5. We continue to need help to get out the visuals and the message about all our unhealthy abandoned burned down buildings that remain open and accessible to kids and are an eyesore in our community, especially those on our major streets like Peoria Ave. it takes constant pressure on county and health dept officials to keep the pressure on property owners, many or most who don’t live in our area, to clean up the properties….We are working to try to improve our area and support existing businesses and welcome in new ones; also trying to help hold existing businesses accountable for environmental care of our community, and have been working with the Turley Community Association and county officials on issues related to the metal crusher. We also are hoping to highlight the need for more community neighborhood watch and better work with area law enforcement, and getting law enforcement to come meet with community residents and answer questions at the monthly Town Hall where the deputies haven’t been in months. Those residents who have suffered from recent rash of burglaries and other concerns are especially invited to the community center each last Thursday of the month at 6:30 pm to connect with the Turley Area Alliance Against Crime….And we hope to pick back up on our discussions about helping run the affordable housing project in our surrounding area, helping to keep houses from becoming abandoned, and therefore streets from becoming neglected, and thus being claimed by those who prey upon people and property most vulnerable.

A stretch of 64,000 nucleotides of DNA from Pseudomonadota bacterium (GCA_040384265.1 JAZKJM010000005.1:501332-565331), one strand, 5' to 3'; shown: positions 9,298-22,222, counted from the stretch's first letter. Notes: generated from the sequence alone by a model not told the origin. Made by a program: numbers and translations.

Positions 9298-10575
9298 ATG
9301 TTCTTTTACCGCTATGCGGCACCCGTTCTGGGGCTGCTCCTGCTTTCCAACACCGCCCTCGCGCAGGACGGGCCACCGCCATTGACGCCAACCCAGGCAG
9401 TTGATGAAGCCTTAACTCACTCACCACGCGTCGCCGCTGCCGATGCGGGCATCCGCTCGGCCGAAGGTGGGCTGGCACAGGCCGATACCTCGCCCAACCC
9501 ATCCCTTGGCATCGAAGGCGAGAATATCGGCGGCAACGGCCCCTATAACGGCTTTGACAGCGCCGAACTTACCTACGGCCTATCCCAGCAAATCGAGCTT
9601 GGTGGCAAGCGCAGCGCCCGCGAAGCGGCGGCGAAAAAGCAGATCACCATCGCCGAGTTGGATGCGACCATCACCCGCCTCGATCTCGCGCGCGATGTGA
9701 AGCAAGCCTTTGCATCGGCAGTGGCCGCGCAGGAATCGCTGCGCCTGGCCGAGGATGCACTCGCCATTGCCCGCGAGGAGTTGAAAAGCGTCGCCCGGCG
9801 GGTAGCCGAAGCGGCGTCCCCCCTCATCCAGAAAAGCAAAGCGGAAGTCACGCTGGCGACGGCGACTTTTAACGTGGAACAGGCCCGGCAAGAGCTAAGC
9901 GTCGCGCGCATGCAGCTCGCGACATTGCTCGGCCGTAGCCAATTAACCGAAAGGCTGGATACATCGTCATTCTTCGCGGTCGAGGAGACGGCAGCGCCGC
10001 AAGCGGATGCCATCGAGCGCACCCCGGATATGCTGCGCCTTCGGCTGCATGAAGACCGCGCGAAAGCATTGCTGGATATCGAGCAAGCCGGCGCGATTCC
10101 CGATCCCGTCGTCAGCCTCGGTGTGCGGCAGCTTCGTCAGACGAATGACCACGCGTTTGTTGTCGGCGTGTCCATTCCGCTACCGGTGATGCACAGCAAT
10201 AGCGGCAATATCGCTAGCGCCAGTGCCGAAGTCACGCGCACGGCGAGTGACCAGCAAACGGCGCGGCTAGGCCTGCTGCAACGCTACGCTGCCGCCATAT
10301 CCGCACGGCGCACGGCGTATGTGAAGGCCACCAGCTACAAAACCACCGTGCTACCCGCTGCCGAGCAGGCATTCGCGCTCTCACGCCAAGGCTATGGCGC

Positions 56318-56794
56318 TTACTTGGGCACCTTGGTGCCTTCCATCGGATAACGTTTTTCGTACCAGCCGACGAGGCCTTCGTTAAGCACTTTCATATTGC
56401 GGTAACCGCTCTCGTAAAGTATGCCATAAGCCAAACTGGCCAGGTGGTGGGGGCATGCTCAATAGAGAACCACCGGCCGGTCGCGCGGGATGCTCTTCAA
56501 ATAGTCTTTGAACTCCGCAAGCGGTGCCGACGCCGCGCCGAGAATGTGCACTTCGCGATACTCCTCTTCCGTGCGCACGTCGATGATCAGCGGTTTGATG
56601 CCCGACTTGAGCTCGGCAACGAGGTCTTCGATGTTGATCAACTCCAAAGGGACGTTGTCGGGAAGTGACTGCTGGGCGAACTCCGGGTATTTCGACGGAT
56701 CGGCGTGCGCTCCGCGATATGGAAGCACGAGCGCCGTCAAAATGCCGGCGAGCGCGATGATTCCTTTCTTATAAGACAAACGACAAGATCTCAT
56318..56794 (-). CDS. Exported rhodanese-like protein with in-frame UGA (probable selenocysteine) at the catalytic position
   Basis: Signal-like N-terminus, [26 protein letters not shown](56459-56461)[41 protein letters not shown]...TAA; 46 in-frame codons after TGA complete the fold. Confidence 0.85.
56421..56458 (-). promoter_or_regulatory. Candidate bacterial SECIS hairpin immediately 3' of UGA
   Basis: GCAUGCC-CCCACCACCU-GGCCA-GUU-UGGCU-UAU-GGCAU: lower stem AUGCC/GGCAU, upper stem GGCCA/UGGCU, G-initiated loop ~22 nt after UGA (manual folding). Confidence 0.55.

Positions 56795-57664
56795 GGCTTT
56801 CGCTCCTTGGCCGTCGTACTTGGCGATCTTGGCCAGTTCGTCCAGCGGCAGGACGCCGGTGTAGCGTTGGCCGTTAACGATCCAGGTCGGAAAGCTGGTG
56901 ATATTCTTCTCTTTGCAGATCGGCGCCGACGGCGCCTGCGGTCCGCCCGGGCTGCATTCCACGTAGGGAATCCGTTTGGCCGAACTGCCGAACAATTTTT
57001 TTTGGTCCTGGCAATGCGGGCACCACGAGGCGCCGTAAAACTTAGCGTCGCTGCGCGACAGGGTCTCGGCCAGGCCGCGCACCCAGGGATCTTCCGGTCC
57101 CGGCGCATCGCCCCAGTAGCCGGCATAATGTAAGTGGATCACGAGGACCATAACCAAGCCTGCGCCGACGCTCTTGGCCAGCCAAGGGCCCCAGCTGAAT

6. I went to a public hearing this past week on plans for improving the bus system in Tulsa. My witness was both pro and con; first pro is that going to a rapid bus transit system is a great plan for both economic development and social justice, especially as it begins to make it easier for people to be on foot, and easier for people who are on foot to be able to get to jobs and health care and community events. It is one of the most important investments our wider community can make, even those who are privileged, so to speak, to not have to need mass transit even though many who can afford not to use it do want to have better options and incentives for using it; better for pocketbooks, better for the environment, better for personal health, better for building community connections. The con is that even though the system prioritizes the 105 Route which goes along North Peoria, from here in our community at 66th St. N. south, the proposed plans for increasing the frequency of service would not extend to our far north, 46th St. and north on Peoria, McLain High School service area and neighborhoods, new Health Department Wellness Center neighborhoods, here where we serve in a much abandoned area. This plan continues to offer little to nothing more than what is currently available to our local area residents, even though it is overall a good plan needed for the greater area. The plan’s new stations (four along South Peoria and only two along North Peoria) are not in our far north area, and would only begin by the Dept. of Human Services building at 38th and North Peoria; the immense neighborhoods north of the divide geographically of the Flat Rock Creek Basin would have nothing new offered except if they are able to get to the new station at DHS they could if they desired get off their bus and wait for a rapid transit bus when it came; very little time incentive is aided. In one of the discarded plans there was floated an option to provide shuttle service throughout the McLain school and Turley neighborhoods that would take people to the proposed new station, but because of stated costs concerns it was dropped. There are geographic differences because of the Flat Rock Creek basin; those north of it are naturally cut off except by Peoria from the areas south of the creek basin, and it affects the identity and ability for walking south on Peoria. It is why the current 105 is so important and why its frequency needs to be increased; without the frequency increase and other improvements there is not the incentive to use it as often as it needs to be used, and people use that lack of use for a catch-22 of not making the moral imperative and economic incentive needed for our low income lowest life expectancy area.